"A good leader inspires others with confidence; a great leader inspires them with confidence in themselves." — Unknown
All people have a need for confidence and a positive self-image. How individuals respond to problems almost always reflects that their feelings about themselves at that time or their general perception of self. Research indicates that two-thirds of the population suffers from generalized low self-esteem. They have negative feelings about aspects of themselves or attributes they possess. This focus on one’s deficiencies makes it difficult to feel energetic, to be motivated, or to make positive changes.
A less appreciated means of damaging one’s self-image is the way they talk to or about them. Virtually everyone carries on an inner dialogue. This inner-conversation can be negative if it focuses on failure and shortcomings. Many of us, in fact, have been taught to depreciate our achievements rather revel in them. This pulls down our spirits and sense of achievement. It is one thing to suffer a defeat and feel discouraged but quite another to beat yourself up over it.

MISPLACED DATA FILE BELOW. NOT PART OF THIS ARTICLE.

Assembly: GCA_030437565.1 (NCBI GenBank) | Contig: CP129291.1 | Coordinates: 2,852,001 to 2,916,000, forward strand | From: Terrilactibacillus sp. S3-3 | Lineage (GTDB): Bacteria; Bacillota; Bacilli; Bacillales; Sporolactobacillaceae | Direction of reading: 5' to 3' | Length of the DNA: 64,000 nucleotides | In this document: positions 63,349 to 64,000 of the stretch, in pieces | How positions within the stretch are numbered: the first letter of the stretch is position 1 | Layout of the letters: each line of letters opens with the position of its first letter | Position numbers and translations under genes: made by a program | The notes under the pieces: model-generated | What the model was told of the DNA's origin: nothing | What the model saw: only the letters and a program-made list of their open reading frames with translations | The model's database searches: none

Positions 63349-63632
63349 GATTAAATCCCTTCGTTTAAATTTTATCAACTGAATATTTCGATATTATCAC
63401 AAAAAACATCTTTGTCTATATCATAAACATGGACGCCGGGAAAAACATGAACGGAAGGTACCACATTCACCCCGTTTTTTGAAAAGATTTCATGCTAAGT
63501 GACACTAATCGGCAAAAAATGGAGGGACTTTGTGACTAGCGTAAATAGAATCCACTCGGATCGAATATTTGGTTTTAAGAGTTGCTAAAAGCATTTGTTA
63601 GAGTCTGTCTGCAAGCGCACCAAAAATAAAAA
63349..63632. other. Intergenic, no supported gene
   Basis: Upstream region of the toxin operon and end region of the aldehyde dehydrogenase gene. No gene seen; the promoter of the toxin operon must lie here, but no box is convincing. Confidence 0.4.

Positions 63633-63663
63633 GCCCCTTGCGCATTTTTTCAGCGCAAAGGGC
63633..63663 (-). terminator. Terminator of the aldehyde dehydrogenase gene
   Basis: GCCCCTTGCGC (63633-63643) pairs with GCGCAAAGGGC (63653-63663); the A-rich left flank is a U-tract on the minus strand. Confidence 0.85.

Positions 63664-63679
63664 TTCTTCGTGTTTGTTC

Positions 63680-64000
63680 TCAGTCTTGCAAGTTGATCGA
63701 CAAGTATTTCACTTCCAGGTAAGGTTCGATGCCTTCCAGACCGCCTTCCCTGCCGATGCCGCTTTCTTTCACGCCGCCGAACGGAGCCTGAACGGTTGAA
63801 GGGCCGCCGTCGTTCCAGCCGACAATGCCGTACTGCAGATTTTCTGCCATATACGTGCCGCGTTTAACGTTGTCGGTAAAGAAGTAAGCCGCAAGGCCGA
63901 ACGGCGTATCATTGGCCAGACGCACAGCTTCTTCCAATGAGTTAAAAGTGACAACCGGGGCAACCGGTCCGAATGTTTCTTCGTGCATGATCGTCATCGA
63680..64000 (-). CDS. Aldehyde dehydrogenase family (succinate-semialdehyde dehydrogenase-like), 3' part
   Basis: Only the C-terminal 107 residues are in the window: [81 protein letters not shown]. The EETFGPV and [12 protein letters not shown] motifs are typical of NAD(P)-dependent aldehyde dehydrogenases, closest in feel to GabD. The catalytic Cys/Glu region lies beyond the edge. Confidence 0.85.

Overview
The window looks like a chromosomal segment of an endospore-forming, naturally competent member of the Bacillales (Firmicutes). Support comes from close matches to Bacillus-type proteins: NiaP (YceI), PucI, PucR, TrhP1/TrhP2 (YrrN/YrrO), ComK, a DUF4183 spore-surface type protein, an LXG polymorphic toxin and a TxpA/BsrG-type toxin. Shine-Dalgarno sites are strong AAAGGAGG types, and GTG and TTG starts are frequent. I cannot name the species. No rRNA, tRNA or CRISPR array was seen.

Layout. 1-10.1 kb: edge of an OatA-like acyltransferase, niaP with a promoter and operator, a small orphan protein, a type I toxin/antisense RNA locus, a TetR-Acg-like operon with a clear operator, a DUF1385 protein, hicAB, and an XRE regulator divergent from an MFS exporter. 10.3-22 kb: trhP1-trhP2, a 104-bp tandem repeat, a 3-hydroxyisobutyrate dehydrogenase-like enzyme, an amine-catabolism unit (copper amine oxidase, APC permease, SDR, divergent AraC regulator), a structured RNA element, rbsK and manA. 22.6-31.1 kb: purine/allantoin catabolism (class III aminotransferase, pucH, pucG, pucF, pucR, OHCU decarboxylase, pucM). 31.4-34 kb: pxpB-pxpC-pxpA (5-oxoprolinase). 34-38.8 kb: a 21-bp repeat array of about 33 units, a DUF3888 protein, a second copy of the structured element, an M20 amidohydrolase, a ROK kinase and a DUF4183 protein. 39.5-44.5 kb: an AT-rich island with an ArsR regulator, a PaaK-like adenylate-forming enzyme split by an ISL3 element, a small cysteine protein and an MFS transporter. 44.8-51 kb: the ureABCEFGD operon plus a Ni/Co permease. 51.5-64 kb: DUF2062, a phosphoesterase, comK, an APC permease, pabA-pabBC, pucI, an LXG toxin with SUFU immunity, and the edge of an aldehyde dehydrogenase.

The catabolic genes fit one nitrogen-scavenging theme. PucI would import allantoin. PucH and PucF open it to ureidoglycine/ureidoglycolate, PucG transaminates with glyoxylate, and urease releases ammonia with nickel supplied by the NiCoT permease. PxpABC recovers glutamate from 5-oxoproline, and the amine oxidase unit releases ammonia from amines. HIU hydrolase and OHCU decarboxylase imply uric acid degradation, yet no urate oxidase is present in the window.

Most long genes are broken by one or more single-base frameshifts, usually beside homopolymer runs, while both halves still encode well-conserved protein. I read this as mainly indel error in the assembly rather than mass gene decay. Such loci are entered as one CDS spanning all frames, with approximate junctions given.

As a leader in your organization especially in a change management function like Lean you can change this by:
- Listening to the discouragement without passing judgment, thereby giving them a chance to vent.
- Providing ideas for remedy when asked.
- Offering help (when needed) once the person has decided on a problem-solving course of action.
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